When on February 16, 2019, Ana Gomes appeared on the stage at the Millennium Hall in Addis Ababa, where a fundraising event for ESAT was taking place, the crowd went wild. I doubt if there was a single soul in the crowd that didn’t cry to express their gratitude for this savior and champion of peace. In fact, her visit to Ethiopia on the heels of the return from exile of the leaders of the Ethiopian Orthodox Church, Patriotic Ginbot 7 Movement for Unity and Democracy, Oromo Democratic Front, Oromo Liberation Front, EPRP, the Ogaden National Liberation Front and prominent individuals such as Sheikh Seid Ahmed Mustofa, and Obang Metho, etc. was a crowning moment. It would not have happened at a better time.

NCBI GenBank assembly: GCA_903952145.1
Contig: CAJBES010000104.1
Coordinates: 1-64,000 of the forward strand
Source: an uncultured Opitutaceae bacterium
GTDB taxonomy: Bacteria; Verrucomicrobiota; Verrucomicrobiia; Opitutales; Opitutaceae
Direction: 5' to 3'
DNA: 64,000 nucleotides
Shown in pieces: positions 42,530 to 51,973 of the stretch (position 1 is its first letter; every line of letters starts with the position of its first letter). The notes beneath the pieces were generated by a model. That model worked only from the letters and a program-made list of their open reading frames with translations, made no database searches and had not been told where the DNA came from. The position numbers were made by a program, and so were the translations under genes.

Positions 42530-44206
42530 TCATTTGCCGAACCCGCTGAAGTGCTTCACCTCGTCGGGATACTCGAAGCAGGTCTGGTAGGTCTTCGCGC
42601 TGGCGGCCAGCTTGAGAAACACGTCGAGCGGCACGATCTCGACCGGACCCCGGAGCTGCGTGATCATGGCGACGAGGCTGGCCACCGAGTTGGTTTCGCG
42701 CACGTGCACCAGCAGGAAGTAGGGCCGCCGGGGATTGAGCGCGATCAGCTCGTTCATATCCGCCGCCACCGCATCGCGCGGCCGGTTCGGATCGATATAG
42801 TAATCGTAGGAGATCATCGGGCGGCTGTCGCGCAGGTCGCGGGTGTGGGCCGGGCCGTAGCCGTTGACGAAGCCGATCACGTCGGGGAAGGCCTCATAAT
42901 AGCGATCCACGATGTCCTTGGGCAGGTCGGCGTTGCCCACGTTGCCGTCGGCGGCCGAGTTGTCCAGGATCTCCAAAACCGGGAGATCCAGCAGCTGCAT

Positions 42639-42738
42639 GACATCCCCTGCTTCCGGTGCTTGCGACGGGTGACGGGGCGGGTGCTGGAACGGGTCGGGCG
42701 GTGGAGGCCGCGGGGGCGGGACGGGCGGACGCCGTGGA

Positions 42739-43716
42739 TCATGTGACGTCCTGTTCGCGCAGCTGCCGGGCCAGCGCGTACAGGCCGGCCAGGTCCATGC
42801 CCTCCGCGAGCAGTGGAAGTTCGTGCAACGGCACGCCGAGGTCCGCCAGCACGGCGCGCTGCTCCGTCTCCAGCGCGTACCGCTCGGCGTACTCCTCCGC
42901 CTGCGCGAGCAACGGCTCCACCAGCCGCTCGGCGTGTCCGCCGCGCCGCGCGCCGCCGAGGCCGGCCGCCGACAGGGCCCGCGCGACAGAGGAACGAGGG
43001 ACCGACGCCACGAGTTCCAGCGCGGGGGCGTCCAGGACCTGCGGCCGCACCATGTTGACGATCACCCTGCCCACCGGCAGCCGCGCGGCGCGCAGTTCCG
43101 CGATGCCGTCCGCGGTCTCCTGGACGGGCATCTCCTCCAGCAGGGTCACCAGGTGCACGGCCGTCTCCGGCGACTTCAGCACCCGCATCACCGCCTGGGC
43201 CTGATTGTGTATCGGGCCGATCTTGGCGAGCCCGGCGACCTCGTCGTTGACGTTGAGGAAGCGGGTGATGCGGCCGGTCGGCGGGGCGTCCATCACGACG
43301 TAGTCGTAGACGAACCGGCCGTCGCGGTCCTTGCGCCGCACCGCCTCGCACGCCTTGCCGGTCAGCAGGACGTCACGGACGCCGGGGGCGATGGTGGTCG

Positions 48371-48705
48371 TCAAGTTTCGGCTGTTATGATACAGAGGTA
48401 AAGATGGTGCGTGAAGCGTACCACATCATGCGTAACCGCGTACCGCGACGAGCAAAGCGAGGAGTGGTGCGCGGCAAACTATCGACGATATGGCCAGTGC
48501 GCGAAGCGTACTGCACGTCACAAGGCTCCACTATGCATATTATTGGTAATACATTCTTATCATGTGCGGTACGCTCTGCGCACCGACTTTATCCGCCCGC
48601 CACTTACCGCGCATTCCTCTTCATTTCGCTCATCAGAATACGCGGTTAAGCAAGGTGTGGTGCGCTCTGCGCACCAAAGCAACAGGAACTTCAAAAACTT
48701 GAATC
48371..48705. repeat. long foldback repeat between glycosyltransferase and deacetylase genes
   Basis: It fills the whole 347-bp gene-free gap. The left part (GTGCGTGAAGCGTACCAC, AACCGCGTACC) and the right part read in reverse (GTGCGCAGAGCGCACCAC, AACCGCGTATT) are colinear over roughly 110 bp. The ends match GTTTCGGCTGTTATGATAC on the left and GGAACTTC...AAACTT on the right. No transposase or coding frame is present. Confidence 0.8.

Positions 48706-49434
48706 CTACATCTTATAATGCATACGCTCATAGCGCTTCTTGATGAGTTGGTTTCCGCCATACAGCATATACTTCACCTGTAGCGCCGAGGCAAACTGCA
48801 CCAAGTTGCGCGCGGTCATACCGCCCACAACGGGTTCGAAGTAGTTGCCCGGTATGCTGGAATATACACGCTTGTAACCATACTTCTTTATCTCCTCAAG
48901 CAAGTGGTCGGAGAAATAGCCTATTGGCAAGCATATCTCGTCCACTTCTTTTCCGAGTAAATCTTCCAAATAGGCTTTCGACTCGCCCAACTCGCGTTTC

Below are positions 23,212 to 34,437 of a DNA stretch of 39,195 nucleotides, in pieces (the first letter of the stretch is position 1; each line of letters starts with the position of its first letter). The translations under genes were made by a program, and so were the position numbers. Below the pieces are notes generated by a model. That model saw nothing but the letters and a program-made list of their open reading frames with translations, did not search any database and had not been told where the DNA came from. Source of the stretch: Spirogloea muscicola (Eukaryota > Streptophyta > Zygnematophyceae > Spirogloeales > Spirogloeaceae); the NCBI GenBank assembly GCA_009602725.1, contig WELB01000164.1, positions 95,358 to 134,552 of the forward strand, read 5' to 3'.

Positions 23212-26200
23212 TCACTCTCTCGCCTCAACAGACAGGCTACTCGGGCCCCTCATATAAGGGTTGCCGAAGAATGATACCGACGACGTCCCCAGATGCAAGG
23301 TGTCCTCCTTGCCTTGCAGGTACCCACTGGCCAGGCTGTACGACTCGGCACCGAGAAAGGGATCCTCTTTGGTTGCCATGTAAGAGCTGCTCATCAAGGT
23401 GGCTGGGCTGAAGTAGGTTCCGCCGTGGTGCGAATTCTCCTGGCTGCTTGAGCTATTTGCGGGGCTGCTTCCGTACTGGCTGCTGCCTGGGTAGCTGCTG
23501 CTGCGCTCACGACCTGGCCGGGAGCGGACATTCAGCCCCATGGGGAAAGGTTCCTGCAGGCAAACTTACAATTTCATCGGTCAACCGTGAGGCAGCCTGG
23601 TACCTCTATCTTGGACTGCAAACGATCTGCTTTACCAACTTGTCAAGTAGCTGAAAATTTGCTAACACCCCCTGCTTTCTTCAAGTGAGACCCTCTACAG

Ana Gomes is already being memorialized by parents naming their newborns after her. She is also affectionately referred to as Hanna Gobeze – ethiopianizing her name. She is a household name far away from her home. We should not be surprised to see in Ethiopia in the near future a statue of her being erected or being considered; highways, schools, institutions, hospitals, bridges and business being named after her and deservedly so. She will definitely be inducted into our history books and remembered for generations to come.
Ana Gomes’s fight for Ethiopia and Ethiopians is not over yet. We should expect her to remain a leading voice in support of the reform underway in Ethiopia. She would not back down from doing everything under her power to make sure TPLF is decisively dealt with and its leaders brought to justice either at home or before a body like the International Criminal Court (ICC). She is not either going to sit idle and let TPLF spoil the rainbow of hope that we are experiencing today of which she is part and parcel. No matter what we do: erecting statues, naming bridges and hospitals in her honor, etc., we will never thank enough this living legend – Ana Maria Rosa Martins Gomes.